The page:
Bing Crosby was born Harry Crosby in 1903. He was nicknamed “Bingo” as a child, and with a slight variation the moniker stayed with him throughout a spectacularly successful entertainment career.
Crosby gained popularity in the late 1920s as a singer with The Rhythm Boys. He went solo in the early 1930s and became a best-selling artist, to say the least. Crosby sold more than half a billion records in his lifetime, with the perennial favorite White Christmas accounting for 100 million sales alone.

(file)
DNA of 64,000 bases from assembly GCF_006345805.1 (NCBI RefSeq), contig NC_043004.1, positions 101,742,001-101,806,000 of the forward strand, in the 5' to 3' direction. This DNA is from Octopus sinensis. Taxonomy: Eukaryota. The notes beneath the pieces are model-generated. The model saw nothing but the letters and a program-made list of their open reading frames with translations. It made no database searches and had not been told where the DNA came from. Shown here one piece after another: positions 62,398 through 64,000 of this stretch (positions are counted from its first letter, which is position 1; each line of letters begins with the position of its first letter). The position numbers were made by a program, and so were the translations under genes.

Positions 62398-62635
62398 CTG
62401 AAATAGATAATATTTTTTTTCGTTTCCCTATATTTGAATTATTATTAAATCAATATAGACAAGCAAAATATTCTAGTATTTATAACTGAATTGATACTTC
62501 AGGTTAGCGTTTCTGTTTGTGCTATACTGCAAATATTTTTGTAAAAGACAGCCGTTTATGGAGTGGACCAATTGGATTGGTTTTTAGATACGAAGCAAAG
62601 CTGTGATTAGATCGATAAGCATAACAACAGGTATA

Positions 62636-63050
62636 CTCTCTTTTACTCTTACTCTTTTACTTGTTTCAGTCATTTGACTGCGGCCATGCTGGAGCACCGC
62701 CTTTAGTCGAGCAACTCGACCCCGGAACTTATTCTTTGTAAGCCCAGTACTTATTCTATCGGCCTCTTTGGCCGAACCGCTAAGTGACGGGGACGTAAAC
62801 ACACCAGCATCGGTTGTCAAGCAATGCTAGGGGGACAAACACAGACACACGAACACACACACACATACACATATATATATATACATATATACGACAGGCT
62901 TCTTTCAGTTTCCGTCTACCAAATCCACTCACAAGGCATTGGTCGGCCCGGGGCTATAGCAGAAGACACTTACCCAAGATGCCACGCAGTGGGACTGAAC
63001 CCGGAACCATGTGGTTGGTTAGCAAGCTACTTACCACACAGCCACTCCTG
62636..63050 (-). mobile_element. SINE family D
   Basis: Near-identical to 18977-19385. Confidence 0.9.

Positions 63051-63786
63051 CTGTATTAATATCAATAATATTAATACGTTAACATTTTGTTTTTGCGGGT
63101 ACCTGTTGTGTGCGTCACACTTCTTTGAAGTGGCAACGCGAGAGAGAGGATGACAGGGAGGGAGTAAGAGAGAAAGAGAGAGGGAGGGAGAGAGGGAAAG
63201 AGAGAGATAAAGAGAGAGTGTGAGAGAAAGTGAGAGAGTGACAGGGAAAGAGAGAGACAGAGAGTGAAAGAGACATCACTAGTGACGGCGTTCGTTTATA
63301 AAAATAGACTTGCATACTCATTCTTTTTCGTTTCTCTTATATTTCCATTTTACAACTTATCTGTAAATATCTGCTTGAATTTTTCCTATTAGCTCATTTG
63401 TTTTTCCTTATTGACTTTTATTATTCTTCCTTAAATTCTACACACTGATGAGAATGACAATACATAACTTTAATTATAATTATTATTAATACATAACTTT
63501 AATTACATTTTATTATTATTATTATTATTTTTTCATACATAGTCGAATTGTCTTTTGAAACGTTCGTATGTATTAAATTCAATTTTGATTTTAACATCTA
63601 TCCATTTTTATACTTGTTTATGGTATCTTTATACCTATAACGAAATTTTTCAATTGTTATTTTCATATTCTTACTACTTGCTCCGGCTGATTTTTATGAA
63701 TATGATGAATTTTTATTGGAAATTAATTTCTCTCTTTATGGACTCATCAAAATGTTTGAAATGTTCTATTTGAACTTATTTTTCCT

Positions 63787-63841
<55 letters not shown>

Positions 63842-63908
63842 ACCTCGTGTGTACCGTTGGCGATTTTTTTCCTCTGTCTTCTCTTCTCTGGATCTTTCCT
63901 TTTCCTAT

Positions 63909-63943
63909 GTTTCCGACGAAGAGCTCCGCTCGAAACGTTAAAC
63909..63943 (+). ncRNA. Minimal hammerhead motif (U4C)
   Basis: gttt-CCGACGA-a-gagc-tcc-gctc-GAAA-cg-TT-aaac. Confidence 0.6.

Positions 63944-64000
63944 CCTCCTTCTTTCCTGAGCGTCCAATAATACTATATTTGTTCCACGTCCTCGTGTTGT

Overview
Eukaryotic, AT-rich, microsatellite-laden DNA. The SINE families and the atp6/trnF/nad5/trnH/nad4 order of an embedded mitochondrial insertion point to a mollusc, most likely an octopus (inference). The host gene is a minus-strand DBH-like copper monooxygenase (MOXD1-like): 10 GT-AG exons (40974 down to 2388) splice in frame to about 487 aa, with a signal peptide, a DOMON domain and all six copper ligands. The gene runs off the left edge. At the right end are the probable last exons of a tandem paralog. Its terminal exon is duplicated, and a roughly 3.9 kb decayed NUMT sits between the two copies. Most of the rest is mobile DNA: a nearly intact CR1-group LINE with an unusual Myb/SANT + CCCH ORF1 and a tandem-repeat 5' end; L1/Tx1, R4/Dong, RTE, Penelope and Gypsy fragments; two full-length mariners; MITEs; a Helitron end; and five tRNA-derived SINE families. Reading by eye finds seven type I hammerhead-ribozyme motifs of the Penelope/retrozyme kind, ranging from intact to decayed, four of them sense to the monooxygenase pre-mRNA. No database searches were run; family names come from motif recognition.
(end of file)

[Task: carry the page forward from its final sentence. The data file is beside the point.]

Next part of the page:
Movies were no less successful for Crosby. In 1944 he won the Oscar for his leading role in Going My Way. In the following year, he received another Academy Award nomination for the film’s sequel, The Bells of St. Mary’s. The teaming of Bing Crosby and Bob Hope delighted audiences seven times over from 1940’s Road to Singapore through 1962’s Road to Hong Kong. Handling more dramatic demands, Crosby was outstanding as an alcoholic has-been in 1954’s The Country Girl. He was one of the most popular box office attractions of all time. Meanwhile, Crosby had a long-running weekly radio program and later made numerous television appearances through the mid-1970s.